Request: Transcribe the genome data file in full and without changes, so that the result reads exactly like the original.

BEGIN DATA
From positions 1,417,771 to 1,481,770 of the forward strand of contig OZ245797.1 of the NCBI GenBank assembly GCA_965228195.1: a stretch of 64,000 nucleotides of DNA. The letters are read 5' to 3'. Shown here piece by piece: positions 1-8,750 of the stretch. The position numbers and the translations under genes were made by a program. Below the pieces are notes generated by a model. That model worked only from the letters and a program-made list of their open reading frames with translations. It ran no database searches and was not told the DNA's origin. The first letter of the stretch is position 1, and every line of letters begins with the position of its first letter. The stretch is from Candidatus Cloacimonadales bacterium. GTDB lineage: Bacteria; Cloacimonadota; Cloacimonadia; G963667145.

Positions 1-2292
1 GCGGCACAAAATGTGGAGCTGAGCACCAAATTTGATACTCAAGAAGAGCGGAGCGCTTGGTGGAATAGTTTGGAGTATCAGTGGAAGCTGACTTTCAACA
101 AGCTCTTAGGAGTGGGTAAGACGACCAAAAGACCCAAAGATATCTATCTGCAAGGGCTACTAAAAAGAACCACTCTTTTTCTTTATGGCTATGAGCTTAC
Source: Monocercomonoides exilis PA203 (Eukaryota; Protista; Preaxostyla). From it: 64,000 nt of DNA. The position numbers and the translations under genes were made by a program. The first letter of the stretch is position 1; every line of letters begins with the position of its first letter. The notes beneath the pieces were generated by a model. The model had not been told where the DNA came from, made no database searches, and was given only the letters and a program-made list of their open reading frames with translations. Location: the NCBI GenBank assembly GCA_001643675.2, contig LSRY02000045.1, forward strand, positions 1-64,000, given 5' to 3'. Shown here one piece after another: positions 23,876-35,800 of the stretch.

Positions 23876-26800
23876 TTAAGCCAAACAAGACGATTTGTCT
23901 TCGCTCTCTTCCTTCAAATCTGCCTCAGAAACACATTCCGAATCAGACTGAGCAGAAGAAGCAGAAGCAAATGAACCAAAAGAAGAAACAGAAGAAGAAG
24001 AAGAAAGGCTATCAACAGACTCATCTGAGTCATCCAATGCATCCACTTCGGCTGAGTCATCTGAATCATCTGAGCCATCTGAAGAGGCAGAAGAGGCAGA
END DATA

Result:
From positions 1,417,771 to 1,481,770 of the forward strand of contig OZ245797.1 of the NCBI GenBank assembly GCA_965228195.1: a stretch of 64,000 nucleotides of DNA. The letters are read 5' to 3'. Shown here piece by piece: positions 1-8,750 of the stretch. The position numbers and the translations under genes were made by a program. Below the pieces are notes generated by a model. That model worked only from the letters and a program-made list of their open reading frames with translations. It ran no database searches and was not told the DNA's origin. The first letter of the stretch is position 1, and every line of letters begins with the position of its first letter. The stretch is from Candidatus Cloacimonadales bacterium. GTDB lineage: Bacteria; Cloacimonadota; Cloacimonadia; G963667145.

Positions 1-2292
1 GCGGCACAAAATGTGGAGCTGAGCACCAAATTTGATACTCAAGAAGAGCGGAGCGCTTGGTGGAATAGTTTGGAGTATCAGTGGAAGCTGACTTTCAACA
101 AGCTCTTAGGAGTGGGTAAGACGACCAAAAGACCCAAAGATATCTATCTGCAAGGGCTACTAAAAAGAACCACTCTTTTTCTTTATGGCTATGAGCTTAC
Source: Monocercomonoides exilis PA203 (Eukaryota; Protista; Preaxostyla). From it: 64,000 nt of DNA. The position numbers and the translations under genes were made by a program. The first letter of the stretch is position 1; every line of letters begins with the position of its first letter. The notes beneath the pieces were generated by a model. The model had not been told where the DNA came from, made no database searches, and was given only the letters and a program-made list of their open reading frames with translations. Location: the NCBI GenBank assembly GCA_001643675.2, contig LSRY02000045.1, forward strand, positions 1-64,000, given 5' to 3'. Shown here one piece after another: positions 23,876-35,800 of the stretch.

Positions 23876-26800
23876 TTAAGCCAAACAAGACGATTTGTCT
23901 TCGCTCTCTTCCTTCAAATCTGCCTCAGAAACACATTCCGAATCAGACTGAGCAGAAGAAGCAGAAGCAAATGAACCAAAAGAAGAAACAGAAGAAGAAG
24001 AAGAAAGGCTATCAACAGACTCATCTGAGTCATCCAATGCATCCACTTCGGCTGAGTCATCTGAATCATCTGAGCCATCTGAAGAGGCAGAAGAGGCAGA